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Saturday, September 20, 2014 |  Madison, WI: 67.0° F  Fair
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Himal Chuli owner vies for national award
A State Street institution
Bishnu and Krishna Pradhan: First Nepali restaurant in the U.S.
Bishnu and Krishna Pradhan: First Nepali restaurant in the U.S.
Credit:Tracy Kosbau

Almost 40 years ago, Himal Chuli owner Krishna Pradhan left Nepal to work as a half-time lecturer at the University of Wisconsin-Madison. His family stayed behind as he pursued his Ph.D. and saved a nest egg with the intention of returning to Nepal to "live happily ever after," says Pradhan.

He never did make it back to Nepal to live, but he and his family are making good on the happily-ever-after part.

Earlier this month, the Wisconsin Restaurant Association chose Pradhan as the state finalist for the 2012 Faces of Diversity Award in the "American Dream" category. The winner of the National Restaurant Association award will have a $5,000 scholarship in their name given to a culinary student. The award goes to restaurateurs who "have gone above and beyond in giving back to their communities," according to the National Restaurant Association.

Kate Reiser, member coordinator at the Wisconsin Restaurant Association, remembered Pradhan's application from 2009, when he applied for the same award but was not selected as the finalist. "He stuck in my mind - I was hoping that different judges would be as charmed by his application as I was," says Reiser.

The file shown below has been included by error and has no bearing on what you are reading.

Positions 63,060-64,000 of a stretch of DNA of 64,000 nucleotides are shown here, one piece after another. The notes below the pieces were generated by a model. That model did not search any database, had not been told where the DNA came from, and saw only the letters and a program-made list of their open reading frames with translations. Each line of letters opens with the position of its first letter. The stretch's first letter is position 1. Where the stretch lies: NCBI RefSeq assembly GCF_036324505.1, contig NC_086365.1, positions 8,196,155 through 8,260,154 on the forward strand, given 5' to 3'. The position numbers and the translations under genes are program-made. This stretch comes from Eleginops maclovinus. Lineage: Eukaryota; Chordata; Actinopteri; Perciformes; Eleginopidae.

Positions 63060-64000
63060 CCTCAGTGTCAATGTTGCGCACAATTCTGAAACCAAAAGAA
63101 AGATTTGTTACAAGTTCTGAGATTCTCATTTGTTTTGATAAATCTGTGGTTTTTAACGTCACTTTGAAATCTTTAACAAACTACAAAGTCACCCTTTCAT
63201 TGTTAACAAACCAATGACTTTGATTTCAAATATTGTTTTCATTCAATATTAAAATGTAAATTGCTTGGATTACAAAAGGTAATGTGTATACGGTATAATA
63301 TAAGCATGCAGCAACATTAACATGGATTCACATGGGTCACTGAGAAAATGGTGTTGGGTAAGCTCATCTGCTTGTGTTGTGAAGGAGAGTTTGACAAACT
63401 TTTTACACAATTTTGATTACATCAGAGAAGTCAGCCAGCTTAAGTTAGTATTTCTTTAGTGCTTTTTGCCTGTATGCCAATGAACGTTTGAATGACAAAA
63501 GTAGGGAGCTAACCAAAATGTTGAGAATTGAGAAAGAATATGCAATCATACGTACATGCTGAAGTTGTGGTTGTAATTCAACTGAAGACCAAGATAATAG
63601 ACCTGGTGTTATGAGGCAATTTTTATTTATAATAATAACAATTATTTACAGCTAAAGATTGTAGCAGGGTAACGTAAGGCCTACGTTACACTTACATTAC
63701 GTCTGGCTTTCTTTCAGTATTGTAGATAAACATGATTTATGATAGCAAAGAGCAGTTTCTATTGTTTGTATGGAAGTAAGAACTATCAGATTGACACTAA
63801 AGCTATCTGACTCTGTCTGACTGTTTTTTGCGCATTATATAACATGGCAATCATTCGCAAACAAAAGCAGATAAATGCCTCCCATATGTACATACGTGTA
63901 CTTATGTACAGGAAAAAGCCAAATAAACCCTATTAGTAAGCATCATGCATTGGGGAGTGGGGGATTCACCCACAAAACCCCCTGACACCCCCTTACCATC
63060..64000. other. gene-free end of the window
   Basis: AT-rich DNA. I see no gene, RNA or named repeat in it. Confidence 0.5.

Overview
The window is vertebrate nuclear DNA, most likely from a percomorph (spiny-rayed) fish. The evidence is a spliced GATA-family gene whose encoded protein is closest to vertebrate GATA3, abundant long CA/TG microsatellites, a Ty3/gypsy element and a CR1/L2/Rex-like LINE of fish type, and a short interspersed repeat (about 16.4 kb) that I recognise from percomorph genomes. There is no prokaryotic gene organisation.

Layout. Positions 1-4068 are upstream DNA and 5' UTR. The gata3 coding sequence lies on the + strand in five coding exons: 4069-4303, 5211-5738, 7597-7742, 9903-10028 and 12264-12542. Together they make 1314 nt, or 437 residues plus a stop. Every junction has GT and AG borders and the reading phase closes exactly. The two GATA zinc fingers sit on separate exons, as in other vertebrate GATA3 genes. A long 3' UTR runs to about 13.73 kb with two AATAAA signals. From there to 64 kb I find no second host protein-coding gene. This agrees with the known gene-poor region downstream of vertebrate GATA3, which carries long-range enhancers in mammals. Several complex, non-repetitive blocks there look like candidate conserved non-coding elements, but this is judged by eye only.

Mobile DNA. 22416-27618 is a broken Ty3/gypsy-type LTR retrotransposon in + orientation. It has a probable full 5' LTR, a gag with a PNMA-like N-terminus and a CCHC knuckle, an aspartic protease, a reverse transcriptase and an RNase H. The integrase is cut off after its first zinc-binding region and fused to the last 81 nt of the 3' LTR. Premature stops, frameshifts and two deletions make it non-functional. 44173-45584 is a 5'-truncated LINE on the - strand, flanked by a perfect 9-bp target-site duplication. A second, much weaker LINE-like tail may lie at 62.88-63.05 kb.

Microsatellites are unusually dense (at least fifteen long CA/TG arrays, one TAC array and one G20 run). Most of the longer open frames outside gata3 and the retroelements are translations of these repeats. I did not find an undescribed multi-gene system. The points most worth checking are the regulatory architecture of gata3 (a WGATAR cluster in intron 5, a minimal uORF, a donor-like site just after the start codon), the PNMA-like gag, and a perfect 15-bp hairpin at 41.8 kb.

During their early years in Madison, Pradhan and his wife, Bishnu, were financially strapped. Bishnu's cooking garnered a lot of attention, and her guests urged them to start a restaurant. Rent was prohibitive, so they decided to open a food cart, back when there were only a handful on Library Mall. In 1980, Pradhan took a sampling of foods - samosas, pakoras and the like - to the Library Mall coordinator's office.

"When I unwrapped the packages, she withdrew her hand swiftly," he remembers.

The next year, a new mall coordinator took the post, and the Pradhans got the green light. A friend gave them a clunker Plymouth station wagon as a "good luck gift," and the Pradhans' children used it to haul the cart to campus.

In 1985, a friend alerted them to an open space at 318 State St. Some of the equipment was falling apart and the building needed loving. But the space was a bargain, and in March 1986, Himal Chuli opened its doors. It was the first Nepali restaurant in the country.

"We were quite apprehensive about presenting an unfamiliar group of foods to the city of Madison. At the time, when we were invited into American households, we hardly ate anything spicy," Pradhan writes in his award essay. But he soon experienced "open acceptance of our foods by the community."

To Pradhan, these achievements mean being able to share the success. The family supports schools and businesses in Nepal, as well as community organizations in Madison. A few of their cooks have even opened their own restaurants, including Mirch Masala; and Pradhan's son, Rajan, today heads sister restaurants Dobhan and Chautara.

Chautara now sells one of Krishna Pradhan's childhood favorites: mumari, a fried mung bean patty. Bishnu's delectable vegetarian version of momocha, a Tibetan dumpling traditionally made with meat, found its place on a list of America's 75 Best Food Buys in Food & Wine magazine in 2003.

The winner of the Faces of Diversity Award will be announced in a few weeks.

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